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Law, loathing and Leveson (Dec 3 - 9)

This week 50.50 and 16 Days of Activism against Gender Violence, bring important stories from Kenya, India, Cameroon, Spain, the UK, France, Namibia, Yemen, Morocco, Israel and Palestine, Turkey, S.E.Asia and Sudan, alongside inspiring poetry from Africa’s feminists and a challenge to militarism from Cynthia Cockburn, Amina Mama, Emma Sangster and Rebecca Johnson.

14 December 2012

The Trust Women conference debates how the rule of law should support women’s rights and is covered by Jennifer Allsop and Marion Bowman, with the intrepid Lydia Cacho on the merchandising of human beings.

Maria Tamboukou continues our Political Aesthetics series with a look at the ‘artpolitics’ of committed American working class artist, feminist and activist May Stevens. Markha Valenta is no less committed in exposing the moral sadism of the Dutch state, not to mention doing something about prejudice both in Amsterdam and in our columns, backed up by Susi Meret who charts the shrivelling of Danish Xmas cheer.

Strong in a different way is the clear-sightedness that Nathalie Tocci brings to Israel Palestine, and what to do about the peace process becoming an enemy to any solution: while Rebecca Greig talks to Palestinians and Israelis. On openSecurity, Jennifer Mittelstadt’s forensic overview of American militarisation brings to a close this week’s thought-provoking writing by women.

Men are doing well too. Jimmie Briggs invites them to stand up and be counted. And on oD, they do. Tariq Ramadan’s short interview is a blistering attack on the forces undermining the hopes of the Arab Awakening, east and west. Right on cue, we receive our first article from Nader Bakkar, official Salafi spokesman for the al-Nour party. It’s a good thing Andrea Teti and colleagues have given us some bearings in their update on what they see as a continuation of Egypt’s revolution, not to mention This week’s window on the Middle East.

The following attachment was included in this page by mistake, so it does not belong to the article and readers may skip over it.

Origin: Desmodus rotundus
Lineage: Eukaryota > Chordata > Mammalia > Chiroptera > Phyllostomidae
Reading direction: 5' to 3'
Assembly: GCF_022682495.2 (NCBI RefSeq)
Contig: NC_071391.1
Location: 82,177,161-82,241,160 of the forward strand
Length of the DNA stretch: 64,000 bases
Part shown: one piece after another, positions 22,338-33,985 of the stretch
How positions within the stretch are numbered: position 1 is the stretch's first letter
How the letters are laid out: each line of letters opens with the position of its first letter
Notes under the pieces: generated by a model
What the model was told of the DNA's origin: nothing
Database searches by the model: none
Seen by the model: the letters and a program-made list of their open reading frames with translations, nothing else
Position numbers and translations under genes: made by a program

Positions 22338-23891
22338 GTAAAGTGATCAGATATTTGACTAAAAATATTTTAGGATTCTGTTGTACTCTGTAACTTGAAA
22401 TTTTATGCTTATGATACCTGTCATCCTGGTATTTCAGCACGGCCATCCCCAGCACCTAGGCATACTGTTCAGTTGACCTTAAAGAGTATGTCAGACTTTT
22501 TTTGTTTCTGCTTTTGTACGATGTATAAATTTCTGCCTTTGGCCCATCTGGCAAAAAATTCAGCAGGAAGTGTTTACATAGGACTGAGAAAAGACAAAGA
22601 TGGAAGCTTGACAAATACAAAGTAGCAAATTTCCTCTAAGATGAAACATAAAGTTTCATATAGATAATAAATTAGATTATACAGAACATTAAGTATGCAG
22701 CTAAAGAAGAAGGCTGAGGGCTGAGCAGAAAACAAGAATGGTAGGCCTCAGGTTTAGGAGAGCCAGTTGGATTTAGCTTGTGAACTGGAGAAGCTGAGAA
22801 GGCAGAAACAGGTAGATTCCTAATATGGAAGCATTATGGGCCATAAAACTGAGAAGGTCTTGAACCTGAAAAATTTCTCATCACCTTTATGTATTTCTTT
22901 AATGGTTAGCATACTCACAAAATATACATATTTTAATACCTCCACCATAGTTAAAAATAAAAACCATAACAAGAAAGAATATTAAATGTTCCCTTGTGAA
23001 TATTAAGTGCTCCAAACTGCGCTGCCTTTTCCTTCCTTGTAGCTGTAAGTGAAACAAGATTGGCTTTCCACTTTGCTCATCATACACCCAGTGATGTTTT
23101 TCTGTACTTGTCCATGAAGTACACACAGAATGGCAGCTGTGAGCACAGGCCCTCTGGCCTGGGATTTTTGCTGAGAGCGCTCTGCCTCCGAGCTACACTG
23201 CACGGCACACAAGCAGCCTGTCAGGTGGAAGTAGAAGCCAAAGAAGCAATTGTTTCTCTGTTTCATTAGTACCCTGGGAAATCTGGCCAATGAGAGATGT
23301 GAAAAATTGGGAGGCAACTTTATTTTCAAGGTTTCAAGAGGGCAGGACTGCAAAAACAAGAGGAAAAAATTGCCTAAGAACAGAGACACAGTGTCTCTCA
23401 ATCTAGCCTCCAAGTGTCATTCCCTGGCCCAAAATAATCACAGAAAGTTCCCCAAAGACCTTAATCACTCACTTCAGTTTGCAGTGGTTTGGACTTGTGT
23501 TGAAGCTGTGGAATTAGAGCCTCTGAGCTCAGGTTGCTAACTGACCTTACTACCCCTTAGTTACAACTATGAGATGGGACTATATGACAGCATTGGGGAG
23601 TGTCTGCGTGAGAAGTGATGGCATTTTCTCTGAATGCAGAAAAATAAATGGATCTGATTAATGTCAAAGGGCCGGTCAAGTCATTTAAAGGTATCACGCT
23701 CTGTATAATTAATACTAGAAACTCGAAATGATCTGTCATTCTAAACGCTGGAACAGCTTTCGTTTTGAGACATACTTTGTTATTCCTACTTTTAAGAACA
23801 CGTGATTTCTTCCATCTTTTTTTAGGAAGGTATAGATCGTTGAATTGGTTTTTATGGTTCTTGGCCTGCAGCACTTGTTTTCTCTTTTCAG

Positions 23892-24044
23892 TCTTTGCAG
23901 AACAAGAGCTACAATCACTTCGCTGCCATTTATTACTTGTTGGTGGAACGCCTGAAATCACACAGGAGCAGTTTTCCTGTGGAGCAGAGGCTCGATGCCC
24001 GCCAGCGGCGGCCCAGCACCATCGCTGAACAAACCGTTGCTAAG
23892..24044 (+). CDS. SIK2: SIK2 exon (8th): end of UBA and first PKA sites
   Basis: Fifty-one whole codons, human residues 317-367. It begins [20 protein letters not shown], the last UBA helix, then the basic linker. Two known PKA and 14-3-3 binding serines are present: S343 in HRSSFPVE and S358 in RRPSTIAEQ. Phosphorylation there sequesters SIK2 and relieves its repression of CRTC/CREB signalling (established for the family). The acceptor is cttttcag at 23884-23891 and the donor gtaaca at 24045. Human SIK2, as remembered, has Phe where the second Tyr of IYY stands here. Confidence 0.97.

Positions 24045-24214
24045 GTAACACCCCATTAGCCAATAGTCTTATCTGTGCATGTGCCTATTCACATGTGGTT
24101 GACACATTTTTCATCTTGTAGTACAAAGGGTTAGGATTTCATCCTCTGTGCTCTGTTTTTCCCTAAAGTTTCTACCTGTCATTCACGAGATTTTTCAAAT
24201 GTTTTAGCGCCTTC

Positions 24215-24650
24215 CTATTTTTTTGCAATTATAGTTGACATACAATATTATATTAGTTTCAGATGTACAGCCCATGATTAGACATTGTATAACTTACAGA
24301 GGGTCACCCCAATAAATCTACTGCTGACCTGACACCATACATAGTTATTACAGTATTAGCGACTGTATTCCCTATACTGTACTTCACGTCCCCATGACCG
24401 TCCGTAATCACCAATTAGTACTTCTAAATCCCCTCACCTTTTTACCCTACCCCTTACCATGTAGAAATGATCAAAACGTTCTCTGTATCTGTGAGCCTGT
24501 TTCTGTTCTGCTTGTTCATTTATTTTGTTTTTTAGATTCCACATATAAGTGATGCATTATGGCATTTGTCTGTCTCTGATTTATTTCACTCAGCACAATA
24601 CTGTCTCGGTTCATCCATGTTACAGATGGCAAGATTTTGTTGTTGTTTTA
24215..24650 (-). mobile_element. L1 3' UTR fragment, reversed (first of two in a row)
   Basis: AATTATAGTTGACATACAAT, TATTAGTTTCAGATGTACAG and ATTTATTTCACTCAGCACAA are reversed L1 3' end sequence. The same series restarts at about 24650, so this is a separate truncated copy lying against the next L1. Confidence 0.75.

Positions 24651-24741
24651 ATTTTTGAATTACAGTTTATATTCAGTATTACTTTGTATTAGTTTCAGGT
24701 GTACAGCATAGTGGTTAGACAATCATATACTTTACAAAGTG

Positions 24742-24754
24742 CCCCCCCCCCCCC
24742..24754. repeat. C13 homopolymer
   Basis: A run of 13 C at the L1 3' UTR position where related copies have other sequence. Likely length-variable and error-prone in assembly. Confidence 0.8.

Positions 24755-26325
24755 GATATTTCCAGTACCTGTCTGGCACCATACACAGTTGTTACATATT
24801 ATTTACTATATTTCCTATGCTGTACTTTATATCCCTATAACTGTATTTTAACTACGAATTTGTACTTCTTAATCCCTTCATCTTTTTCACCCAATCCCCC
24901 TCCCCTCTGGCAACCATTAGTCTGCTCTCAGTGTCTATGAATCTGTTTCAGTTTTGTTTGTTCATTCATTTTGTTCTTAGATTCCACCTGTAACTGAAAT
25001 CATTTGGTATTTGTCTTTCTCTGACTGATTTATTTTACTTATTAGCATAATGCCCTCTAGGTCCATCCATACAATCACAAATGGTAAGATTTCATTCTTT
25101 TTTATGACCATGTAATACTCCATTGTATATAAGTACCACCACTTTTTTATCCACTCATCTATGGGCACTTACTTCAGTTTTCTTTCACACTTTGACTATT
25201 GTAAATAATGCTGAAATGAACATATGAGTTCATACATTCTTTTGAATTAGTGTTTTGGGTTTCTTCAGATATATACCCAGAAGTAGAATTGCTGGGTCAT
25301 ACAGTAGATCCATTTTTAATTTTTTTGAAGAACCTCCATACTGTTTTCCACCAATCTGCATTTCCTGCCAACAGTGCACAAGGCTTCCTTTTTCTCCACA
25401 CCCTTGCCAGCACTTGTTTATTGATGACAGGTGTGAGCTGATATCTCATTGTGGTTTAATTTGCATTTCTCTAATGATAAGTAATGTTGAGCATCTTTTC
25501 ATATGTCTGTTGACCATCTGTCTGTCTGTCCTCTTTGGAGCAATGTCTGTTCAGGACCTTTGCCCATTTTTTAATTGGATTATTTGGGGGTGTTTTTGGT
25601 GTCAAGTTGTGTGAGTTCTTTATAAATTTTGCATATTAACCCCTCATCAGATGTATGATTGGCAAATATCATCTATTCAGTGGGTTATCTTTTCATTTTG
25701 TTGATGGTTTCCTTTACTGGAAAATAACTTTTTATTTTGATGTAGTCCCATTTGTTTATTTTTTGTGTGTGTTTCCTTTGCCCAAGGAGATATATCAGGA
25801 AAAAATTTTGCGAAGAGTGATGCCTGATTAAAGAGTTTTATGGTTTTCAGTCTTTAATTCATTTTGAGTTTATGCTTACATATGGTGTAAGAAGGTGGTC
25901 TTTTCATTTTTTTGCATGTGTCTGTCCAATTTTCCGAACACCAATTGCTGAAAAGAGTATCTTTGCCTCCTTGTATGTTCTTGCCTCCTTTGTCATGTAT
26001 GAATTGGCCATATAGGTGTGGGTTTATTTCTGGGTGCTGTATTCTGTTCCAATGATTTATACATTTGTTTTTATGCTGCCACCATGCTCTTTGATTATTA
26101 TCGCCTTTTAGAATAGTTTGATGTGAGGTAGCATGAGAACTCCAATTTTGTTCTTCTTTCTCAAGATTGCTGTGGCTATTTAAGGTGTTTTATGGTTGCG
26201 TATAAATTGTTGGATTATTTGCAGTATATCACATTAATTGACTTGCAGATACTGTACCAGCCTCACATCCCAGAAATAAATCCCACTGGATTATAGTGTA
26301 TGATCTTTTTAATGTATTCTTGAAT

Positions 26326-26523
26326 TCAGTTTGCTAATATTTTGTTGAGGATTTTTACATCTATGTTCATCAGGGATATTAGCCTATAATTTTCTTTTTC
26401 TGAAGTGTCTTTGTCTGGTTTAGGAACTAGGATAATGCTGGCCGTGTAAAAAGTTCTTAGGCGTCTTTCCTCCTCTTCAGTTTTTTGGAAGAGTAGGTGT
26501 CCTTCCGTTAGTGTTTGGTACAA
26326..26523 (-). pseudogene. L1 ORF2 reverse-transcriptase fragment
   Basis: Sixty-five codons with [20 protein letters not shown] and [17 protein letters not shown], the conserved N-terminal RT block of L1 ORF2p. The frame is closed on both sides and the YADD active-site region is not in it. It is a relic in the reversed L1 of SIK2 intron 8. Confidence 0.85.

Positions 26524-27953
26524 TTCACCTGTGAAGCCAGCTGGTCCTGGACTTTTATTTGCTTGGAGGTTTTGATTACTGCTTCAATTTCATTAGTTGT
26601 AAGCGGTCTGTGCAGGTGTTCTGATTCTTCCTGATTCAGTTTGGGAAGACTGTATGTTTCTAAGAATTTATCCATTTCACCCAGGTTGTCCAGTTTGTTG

On Our Kingdom, Nicholas Mercer traces the secret history of torture by the UK, Mark Serwotka looks at dark days ahead, while Geoffrey Bindman and Phil Miller sum up why British extradition is in such urgent need of reform.

This is alongside OK’s many reactions to the UK’s Leveson inquiry – including from Lis Howell, Henry Porter, Tony Curzon-Price, Sylvia Harvey, Dan Hind, Rupert Read, David Wearing, Barbara Gunnell , Justin Baidoo-Hackman, David Marquand, Stuart Weir.

On oDRussia, Mikhail Loginov introduces us to an uncharismatic St.Petersburg governor. Finally, Martin Evans extends his interesting editorial partnership with a history of Algeria in six objects, while Paul Rogers utters the words that not many openDemocracy readers have wanted to hear in Syria, the last chance.

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We, the public, deserve to know exactly how our personal information has been traded in this ‘unprecedented’ deal with US tech giants like Google, and firms linked to Donald Trump (Palantir) and Vote Leave (Faculty AI).

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The datastore could be an important tool in tackling the pandemic. But for it to be a success, the public has to be able to trust it.

Today, we urgently call on you to publish all the data-sharing agreements, data-impact assessments, and details of how the private companies stand to profit from their involvement.

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